January 28th, 2011 at 3:06 am
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Memory fitness plan for senior centers

by Kathryn Kilpatrick, M.A. CCC/SLP

Senior centers are an excellent community resource and attract a wide variety of older adults who are interested in staying active and informed. With the changes in memory associated with normal aging, programs to support brain health and education about the components of successful aging attract seniors of all ages.

Several years ago a local senior center decided to present a series of programs related to memory fitness. After listening to older adults for decades about memory concerns, the series I created started with an overview of how to walk the path to memory fitness. Frequently older adults have operated out of fear with regard to any changes in memory. With over forty years working with older adults, I found it helpful to start this program explaining the basics about memory including reversible causes, current research, and the changes with normal aging.

It was followed by how a positive attitude supports brain health, as well as the importance of incorporating humor into daily routines. The series concluded with specific tips for upgrading memory fitness routines. This program led to the creation of a monthly memory club. One of the things this group felt would be helpful was to share some of the things they did to remember. Here are some of their suggestions. Perhaps there are some you have already used. Try something new.

One of the things I have notice personally and professionally is the reluctance to use the words Alzheimer’s disease. People seem more comfortable referring to any increased memory loss beyond normal aging as dementia. My goal is to help people understand what these terms mean. Sometimes a person who needs a further assessment is not proactive because of a lack of understanding. I am so pleased when older adults shares that now they have less fear with the information they received. Understanding some of the basics, including the reversible causes of memory loss, can go a long way in helping seniors of all ages ask better questions of health care professionals. An important part of the program is sharing examples of the patients I have evaluated and treated. When people learn that specific strategies and recommendations for changes in lifestyle choices can be helpful, they may feel more hopeful.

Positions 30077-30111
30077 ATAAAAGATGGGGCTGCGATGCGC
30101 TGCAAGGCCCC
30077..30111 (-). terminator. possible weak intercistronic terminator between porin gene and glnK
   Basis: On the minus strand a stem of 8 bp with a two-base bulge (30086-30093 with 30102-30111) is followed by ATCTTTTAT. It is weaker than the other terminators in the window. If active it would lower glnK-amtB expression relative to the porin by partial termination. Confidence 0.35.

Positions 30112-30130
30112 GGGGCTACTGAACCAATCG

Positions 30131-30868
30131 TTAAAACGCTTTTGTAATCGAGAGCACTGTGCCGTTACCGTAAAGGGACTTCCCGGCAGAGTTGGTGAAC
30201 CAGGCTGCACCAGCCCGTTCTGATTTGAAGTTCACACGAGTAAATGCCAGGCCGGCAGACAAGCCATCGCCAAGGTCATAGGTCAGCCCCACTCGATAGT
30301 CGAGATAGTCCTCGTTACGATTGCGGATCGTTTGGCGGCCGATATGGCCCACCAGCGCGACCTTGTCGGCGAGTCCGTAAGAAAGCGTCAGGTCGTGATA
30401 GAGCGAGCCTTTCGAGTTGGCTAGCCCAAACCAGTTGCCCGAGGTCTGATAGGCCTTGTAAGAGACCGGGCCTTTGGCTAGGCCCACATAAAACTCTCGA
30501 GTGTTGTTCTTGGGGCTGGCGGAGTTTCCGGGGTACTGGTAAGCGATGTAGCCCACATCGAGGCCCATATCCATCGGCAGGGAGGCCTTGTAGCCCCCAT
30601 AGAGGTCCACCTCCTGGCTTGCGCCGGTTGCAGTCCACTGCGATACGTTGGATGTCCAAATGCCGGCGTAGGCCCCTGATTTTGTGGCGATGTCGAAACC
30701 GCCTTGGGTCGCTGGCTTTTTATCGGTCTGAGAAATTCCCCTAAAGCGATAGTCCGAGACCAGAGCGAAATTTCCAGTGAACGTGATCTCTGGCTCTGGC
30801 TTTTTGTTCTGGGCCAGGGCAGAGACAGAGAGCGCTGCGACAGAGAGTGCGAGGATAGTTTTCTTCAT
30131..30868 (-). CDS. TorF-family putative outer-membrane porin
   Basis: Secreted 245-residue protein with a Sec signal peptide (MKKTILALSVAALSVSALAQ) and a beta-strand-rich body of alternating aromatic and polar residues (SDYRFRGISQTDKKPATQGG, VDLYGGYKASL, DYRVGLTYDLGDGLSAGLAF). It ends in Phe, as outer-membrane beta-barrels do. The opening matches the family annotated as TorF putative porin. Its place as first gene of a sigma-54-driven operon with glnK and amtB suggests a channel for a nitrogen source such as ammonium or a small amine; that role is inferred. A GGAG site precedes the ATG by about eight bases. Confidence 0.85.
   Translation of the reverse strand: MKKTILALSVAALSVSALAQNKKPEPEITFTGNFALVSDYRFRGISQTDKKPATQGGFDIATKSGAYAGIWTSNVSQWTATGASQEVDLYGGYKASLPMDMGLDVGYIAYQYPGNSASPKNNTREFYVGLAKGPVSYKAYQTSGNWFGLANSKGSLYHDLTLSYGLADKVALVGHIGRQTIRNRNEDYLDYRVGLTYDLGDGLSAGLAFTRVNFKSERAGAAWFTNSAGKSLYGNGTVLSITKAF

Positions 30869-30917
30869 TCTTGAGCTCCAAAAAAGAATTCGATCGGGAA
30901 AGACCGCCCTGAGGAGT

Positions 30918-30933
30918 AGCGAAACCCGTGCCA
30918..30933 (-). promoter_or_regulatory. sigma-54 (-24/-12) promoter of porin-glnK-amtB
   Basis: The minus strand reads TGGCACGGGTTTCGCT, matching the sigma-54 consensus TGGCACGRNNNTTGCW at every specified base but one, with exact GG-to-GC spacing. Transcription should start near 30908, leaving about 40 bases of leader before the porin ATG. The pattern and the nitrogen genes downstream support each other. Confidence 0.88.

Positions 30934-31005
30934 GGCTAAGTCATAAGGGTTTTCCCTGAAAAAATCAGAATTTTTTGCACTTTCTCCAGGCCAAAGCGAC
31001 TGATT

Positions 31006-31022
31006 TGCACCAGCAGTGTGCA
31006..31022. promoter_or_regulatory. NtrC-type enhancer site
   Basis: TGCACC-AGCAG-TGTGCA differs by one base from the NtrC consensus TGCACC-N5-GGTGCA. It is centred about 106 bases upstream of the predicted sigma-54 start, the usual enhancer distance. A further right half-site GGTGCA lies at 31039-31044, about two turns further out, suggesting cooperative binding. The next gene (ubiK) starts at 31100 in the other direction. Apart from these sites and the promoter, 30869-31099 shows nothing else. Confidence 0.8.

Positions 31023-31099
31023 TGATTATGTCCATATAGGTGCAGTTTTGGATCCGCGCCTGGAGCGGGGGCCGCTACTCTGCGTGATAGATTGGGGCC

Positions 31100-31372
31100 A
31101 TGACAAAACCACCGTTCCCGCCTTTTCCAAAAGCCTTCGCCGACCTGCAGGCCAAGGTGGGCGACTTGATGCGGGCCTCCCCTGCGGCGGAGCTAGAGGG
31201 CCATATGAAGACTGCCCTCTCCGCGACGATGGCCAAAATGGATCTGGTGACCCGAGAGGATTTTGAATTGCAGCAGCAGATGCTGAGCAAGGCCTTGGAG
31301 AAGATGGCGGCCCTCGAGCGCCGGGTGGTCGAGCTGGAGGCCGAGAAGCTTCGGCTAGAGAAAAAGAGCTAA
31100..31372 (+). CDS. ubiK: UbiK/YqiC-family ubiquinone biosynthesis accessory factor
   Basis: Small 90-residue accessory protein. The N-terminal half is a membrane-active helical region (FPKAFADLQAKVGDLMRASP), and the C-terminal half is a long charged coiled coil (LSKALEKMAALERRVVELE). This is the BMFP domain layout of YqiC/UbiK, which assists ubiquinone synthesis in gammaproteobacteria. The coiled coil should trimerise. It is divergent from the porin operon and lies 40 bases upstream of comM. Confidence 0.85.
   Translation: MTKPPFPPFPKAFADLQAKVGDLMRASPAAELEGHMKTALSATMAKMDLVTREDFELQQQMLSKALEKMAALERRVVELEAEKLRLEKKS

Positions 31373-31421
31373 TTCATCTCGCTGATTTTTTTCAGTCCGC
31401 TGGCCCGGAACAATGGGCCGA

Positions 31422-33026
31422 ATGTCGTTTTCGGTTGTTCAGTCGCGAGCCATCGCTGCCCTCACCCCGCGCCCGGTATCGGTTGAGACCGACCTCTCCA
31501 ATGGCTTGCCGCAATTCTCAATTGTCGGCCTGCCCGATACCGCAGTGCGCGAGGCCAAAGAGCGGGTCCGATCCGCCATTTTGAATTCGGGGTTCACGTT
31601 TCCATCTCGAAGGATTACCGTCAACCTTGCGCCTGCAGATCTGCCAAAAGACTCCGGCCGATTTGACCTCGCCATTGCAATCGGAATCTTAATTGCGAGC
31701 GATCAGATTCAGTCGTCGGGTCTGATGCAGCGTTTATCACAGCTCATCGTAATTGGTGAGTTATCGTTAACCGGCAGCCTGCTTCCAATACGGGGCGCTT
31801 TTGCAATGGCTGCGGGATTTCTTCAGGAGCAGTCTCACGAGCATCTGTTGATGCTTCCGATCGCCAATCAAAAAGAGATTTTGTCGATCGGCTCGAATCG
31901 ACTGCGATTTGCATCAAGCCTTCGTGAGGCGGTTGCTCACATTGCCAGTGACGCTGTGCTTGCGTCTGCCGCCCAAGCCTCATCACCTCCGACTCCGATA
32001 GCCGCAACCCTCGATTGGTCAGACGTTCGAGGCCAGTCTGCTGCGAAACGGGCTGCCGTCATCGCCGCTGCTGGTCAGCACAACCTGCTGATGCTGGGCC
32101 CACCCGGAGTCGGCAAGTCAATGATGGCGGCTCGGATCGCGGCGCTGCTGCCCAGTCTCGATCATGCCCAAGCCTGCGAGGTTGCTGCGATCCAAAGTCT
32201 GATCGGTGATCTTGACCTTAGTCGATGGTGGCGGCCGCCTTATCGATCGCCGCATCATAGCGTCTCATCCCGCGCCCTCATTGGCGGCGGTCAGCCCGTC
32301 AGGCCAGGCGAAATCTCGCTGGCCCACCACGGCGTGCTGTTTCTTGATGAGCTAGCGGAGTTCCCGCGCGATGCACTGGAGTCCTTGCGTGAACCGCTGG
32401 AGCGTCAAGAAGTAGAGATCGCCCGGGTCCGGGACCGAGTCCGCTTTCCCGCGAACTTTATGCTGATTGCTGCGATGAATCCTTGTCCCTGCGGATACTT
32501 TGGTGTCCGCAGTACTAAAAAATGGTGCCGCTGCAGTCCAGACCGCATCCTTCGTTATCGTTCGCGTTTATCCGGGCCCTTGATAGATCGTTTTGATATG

Perhaps your senior center is already providing these types of programs. Pass along this information on how to create a 7 day memory fitness program or create your own with some friends.

Monday Create a positive mindset. Attitude matters.
Tuesday Improve your ability to pay attention. Be in the present moment.
Wednesday Upgrade your lifestyle choices. Better choices can improve your focus.
Thursday Develop effective memory props.
Friday Socialize and stay connected with others.
Saturday Incorporate new ways to challenge your brain.
Sunday Create a better balance in your life.

The important thing is to not complain about your memory but get the facts and learn what you can do. The key to change is awareness so discuss your interest in programs that meet your needs and those of the senior center.

“Get over the idea that only children should spend their time in study. Be a student so long as you still have something to learn, and this will mean all your life.” Henry L. Doherty

Posted in Alzheimer’s, Dementia, Health | 1 Comment »

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